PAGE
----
NICE , 2020. Summary of Antimicrobial Prescribing Guidance – Managing Common Infections. Public Health England. Available at: https://assets.publishing.service.gov.uk/government/uploads/system/uploads/attachment_data/file/906668/Common_Infect_PHE_context_references_and_rationale_August_2020.pdf. Accessed October 20, 2020.

  • 54.

    Cross ELA, Tolfree R, Kipping R, 2017. Systematic review of public-targeted communication interventions to improve antibiotic use. J Antimicrob Chemother 72: 975987.

    • Search Google Scholar
    • Export Citation
  • 55.

    Halboup A, Abdi A, Ahmed M, Al-Qadasi F, Othman GQ, 2020. Access to antibiotics without prescription in community pharmacies in Yemen during the political conflict. Public Health 183: 3035.

    • Search Google Scholar
    • Export Citation
  • 56.

    Negarandeh R, Shayan SJ, Nazari R, Kiwanuka F, Rad SA, 2020. Self-Medication with Antibiotics in WHO Eastern Mediterranean Region: A Systematic Review and Meta-Analysis [Review]. doi: .

    • Crossref
    • Search Google Scholar
    • Export Citation
  • 57.

    WHO , 2019. Yemen: Health Resources and Services Availability Mapping System 2018 (HeRAMS). Available at: https://www.who.int/initiatives/herams. Accessed December 12, 2020.

  • 58.

    WHO , 2020. Global Health Observatory, By Category, Medical Doctors: Yemen. Available at: https://apps.who.int/gho/data/node.main.HWFGRP_0020?lang=en. Accessed 2020.

  • 59.

    Sakeena MHF, Bennett AA, McLachlan AJ, 2018. Enhancing pharmacists’ role in developing countries to overcome the challenge of antimicrobial resistance: a narrative review. Antimicrob Resist Infect Control 7: 63.

    • Search Google Scholar
    • Export Citation
  • 60.

    Gubbins PO, Klepser ME, Adams AJ, Jacobs DM, Percival KM, Tallman GB, 2017. Potential for pharmacy-public health collaborations using pharmacy-based point-of-care testing services for infectious diseases. J Public Health Manag Pract 23: 593600.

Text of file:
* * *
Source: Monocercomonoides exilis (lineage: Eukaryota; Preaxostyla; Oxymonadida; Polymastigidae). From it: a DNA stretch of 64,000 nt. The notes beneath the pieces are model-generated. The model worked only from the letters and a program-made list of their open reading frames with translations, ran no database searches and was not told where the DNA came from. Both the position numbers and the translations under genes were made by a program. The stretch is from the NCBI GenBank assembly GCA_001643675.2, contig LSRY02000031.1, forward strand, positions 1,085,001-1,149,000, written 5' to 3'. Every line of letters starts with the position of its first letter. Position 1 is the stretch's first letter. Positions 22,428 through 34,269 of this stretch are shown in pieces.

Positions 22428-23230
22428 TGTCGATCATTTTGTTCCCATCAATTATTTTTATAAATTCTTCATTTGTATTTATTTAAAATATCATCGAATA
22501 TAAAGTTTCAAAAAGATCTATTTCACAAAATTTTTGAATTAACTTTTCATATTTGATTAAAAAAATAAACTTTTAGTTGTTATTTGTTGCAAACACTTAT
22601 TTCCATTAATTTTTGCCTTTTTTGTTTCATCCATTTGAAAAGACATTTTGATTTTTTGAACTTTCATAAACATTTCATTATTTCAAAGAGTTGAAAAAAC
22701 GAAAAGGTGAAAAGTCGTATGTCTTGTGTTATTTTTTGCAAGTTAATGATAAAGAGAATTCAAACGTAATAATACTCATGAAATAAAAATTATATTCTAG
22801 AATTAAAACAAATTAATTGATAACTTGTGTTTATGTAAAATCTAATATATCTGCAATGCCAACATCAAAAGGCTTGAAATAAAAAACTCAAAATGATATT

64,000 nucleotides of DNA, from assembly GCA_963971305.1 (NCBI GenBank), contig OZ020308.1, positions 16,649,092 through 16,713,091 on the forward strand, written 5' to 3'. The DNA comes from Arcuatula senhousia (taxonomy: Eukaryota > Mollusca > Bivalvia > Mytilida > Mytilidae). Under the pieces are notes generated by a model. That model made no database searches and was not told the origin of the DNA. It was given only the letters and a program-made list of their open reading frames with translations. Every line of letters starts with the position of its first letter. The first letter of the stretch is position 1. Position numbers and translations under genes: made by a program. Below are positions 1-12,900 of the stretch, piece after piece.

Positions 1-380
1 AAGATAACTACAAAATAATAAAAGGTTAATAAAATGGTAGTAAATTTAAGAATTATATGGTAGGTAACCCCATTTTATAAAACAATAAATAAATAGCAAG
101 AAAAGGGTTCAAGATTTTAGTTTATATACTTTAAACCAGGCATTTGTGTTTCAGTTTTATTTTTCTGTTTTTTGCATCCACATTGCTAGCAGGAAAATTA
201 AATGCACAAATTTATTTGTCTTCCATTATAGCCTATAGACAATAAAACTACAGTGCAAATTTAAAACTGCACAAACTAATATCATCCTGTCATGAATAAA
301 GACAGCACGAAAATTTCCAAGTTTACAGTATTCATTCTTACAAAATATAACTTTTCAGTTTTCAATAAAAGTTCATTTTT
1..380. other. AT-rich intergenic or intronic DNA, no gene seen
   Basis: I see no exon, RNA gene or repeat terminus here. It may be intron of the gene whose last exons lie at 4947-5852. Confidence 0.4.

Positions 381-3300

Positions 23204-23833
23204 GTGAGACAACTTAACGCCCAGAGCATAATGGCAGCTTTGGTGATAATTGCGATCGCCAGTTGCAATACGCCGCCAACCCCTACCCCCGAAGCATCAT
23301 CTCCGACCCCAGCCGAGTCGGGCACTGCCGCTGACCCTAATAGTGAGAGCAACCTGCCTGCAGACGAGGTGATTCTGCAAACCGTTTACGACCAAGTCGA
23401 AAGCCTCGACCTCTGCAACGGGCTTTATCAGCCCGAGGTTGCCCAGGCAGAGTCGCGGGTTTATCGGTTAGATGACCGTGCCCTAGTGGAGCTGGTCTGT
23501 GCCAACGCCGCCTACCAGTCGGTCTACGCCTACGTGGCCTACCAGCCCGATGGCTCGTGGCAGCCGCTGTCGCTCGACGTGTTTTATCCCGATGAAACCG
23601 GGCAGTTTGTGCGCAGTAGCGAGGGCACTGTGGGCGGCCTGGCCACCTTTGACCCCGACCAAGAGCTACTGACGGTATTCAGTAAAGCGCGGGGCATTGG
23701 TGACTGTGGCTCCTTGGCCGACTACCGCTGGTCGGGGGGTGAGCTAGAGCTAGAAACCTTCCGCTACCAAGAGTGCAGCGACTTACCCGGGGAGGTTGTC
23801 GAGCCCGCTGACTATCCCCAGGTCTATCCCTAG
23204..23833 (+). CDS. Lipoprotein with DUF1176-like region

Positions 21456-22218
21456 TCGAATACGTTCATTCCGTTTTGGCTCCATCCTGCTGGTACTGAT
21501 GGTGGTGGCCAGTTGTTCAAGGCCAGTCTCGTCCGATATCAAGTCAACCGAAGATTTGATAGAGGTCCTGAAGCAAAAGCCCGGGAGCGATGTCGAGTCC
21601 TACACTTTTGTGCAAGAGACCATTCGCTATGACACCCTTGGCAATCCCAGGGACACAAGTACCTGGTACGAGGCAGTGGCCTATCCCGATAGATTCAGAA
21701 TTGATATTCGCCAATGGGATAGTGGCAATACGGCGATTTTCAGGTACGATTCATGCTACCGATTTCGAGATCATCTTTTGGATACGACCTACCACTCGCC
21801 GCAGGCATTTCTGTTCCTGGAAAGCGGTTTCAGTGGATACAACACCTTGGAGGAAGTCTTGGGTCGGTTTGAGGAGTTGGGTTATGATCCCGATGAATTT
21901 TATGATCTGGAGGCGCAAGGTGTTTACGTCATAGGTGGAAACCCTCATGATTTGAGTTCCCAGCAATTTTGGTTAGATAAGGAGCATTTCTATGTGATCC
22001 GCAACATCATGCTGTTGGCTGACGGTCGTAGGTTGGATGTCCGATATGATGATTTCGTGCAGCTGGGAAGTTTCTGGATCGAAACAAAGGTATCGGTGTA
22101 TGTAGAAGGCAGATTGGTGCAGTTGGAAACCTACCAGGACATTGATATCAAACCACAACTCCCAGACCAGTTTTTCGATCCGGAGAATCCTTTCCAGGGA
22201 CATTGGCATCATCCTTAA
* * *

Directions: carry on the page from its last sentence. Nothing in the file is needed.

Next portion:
• Search Google Scholar
    • Export Citation
  • 61.

    Alshakka M, Said K, Babakri M, Ansari M, Aldhubhani A, Azmi Hassali M, Mohamed Ibrahim MI, 2016. A study on antibiotics prescribing pattern at outpatient department in four hospitals in Aden-Yemen. JPPCM 2: 8893.

    • Search Google Scholar
    • Export Citation
  • 62.

    Alfadly S, Ballaswad MR, Amra AS, Alghadeer SM, Wajid S, Al-Arifi MN, Babelghaith SD, 2017. Self-medication with antibiotic amongst adults attending community pharmacies in Mukalla district, Yemen. Lat Am J Pharm 36: 224228.

    • Search Google Scholar
    • Export Citation
  • 63.

    Mohanna M, 2010. Self-medication with antibiotic in children in Sana’a City, Yemen. Oman Med J 25: 4143.

  • 64.

    Diack A, Seiter A, Hawkins L, Dweik IS, 2010. Assessment of Governance and Corruption in the Pharmaceutical Sector. Washington, DC: The International Bank for Reconstruction and Development/The World Bank.